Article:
Abstract:  Quillen’s celebrated stratification theorem provides a geometric description of the Zariski spectrum of the cohomology ring of any finite group with coefficients in a field in terms of information coming from its elementary abelian p-subgroups. The goal of this talk is to discuss an extension of Quillen's result to the world of equivariant tensor-triangular geometry. For the category of equivariant modules over a commutative equivariant ring spectrum we obtain a stratification result in the terms of the geometric fixed points equipped with their Weyl-group actions for all subgroups, and hence a classification of localizing tensor ideals. Finally, I will apply these methods to several examples of interests such as Borel-equivariant Morava E-theory and equivariant topological K-theory. This is joint work with Tobias Barthel, Natalia Castellana, Drew Heard and Niko Naumann.

Fall 2022

 November 18

Speaker:  Clover May, Norwegian University of Science and Technology



Title: 
A Structure Theorem for RO(G)-graded Equivariant Homology

Abstract:  
For spaces with an action by a group G, one can compute an equivariant analogue of singular homology (or cohomology) called RO(G)-graded Bredon (co)homology.  Computations in this setting are often challenging and not well understood, even for G = C2, the cyclic group of order 2.  In this talk, I will start with an introduction to RO(G)-graded homology and describe a structure theorem for RO(C2)-graded homology with (the equivariant analogue of) Z/2-coefficients.  The structure theorem describes the building blocks for the homology of C2-spaces and makes computations significantly easier.  It shows the homology of a finite C2 space depends only on the homology of two types of spheres, representation spheres and antipodal spheres.  I will give some applications and also talk about recent work with Dugger and Hazel generalizing the structure theorem.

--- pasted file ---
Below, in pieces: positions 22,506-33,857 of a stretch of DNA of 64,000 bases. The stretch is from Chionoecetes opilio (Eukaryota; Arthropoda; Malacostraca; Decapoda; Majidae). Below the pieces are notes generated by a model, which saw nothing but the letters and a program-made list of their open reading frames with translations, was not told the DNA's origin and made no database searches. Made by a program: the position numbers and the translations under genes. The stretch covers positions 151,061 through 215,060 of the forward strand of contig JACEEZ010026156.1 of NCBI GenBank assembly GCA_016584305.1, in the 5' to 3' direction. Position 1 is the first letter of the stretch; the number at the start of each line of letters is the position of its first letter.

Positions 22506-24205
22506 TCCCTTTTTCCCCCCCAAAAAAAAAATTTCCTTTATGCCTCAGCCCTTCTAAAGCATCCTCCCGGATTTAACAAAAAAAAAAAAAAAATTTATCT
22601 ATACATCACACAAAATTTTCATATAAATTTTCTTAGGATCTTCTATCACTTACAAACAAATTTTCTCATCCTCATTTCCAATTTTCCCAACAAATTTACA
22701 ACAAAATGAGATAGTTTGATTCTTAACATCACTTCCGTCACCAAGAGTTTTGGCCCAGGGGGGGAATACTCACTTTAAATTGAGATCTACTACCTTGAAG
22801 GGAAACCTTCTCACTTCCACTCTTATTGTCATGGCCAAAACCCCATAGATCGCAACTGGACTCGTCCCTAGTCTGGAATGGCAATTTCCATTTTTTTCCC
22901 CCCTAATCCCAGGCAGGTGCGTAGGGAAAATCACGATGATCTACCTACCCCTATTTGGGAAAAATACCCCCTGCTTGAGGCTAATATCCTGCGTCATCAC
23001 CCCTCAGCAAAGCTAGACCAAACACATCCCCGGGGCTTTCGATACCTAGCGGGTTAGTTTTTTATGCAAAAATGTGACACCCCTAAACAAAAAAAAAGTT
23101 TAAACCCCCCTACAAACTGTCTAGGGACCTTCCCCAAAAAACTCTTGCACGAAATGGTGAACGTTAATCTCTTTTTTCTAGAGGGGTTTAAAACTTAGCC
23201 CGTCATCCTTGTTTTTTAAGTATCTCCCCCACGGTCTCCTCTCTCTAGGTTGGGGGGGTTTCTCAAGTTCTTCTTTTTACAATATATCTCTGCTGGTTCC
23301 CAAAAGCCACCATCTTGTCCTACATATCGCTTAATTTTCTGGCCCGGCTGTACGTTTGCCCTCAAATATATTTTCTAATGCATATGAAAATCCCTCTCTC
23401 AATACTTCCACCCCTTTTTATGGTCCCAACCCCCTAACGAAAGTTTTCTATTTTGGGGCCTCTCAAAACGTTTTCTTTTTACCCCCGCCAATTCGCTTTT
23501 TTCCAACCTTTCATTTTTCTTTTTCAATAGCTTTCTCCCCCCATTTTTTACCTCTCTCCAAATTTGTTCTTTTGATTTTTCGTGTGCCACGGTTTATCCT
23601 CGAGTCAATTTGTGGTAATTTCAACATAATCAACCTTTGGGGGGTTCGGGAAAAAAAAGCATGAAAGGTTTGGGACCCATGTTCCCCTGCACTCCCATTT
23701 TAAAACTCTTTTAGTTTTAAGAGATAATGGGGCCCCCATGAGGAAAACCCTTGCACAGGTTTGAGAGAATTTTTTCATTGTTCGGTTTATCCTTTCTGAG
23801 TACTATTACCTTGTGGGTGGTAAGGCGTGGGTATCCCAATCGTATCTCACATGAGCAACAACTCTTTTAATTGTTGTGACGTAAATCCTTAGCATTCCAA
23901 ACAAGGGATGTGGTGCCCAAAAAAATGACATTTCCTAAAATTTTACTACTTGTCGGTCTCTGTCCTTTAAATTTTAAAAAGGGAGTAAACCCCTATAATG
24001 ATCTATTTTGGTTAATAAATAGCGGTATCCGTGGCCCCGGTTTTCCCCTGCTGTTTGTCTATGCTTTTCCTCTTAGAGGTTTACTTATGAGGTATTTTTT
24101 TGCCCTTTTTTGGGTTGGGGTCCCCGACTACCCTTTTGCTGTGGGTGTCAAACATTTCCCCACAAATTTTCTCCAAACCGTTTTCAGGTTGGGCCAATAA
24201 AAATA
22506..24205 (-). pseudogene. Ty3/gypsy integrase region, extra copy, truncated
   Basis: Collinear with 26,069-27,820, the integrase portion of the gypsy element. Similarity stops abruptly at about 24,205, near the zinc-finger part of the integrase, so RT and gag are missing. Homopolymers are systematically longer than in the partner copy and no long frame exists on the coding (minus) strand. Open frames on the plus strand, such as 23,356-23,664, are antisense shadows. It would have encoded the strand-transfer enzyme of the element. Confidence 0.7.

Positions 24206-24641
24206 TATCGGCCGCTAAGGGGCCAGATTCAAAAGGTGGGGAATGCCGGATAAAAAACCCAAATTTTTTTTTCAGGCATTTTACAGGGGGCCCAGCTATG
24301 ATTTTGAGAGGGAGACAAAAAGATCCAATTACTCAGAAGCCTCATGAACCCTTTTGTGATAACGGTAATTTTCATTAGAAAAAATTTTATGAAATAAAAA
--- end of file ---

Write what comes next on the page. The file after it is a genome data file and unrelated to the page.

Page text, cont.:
November 11

Speaker:  Foling Zou, University of Michigan

Title: 
The Steenrod Algebra in Equivariant Algebraic Topology

Abstract: 
In this talk, an extension from the elliptical to non-elliptical Student-t distribution is proposed to improve modelling capability. This extension is based on the mean-variance structure of the t and skew-t distributions. Although the probability density distributions of these non-elliptical distributions do not have a close form, the MCMC and EM algorithms have proven to be very efficient to handle these distributions. Financial data and insurance loss data are used for illustration purposes.

 November 4

Speaker:  Prasit Bhattacharya, New Mexico State University

Title: 
Higher Homotopy Associativity or A-infinity Structures

Abstract: 
In 1958, when Adams proved that S^1, S^3 and S^7 are the only spheres with multiplicative structures,  it was unclear if the multiplication on S^7 can be associative up to a homotopy. In 1963, Stasheff answered this question simply by constructing a sequence of polytopes in Euclidean space, but how? This talk will be a survey of Stasheff’s work from a modern point of view. We will discuss Stasheff polytopes, define an A-infinity operad, and of course, prove that S^7 cannot admit homotopy associative multiplications. 

 October 28

Speaker:  Tom Bachmann, University of Oslo, Germany

Title: 
Real Étale Motivic Homotopy Theory Revisited

Abstract:  
The real étale topology on schemes was invented by Coste--Roy and has been intensely studied (mainly by semialgebraic geometers) since. Motivic homotopy theory was invented by Morel--Voevodsky and has seen some spectacular applications. In a 2018 paper, I showed that there is a close connection between motivic homotopy theory and semialgebraic geometry (via real the étale topology) in the stable setting, that is, for motivic *spectra*. In this talk I will explain an unstable version of this connection, that is, for motivic *spaces*. For example, I will show that if S is a scheme and F is a presheaf of spaces on Sm_S which is A^1-invariant and satisfies real étale descent, then F is real étale locally constant.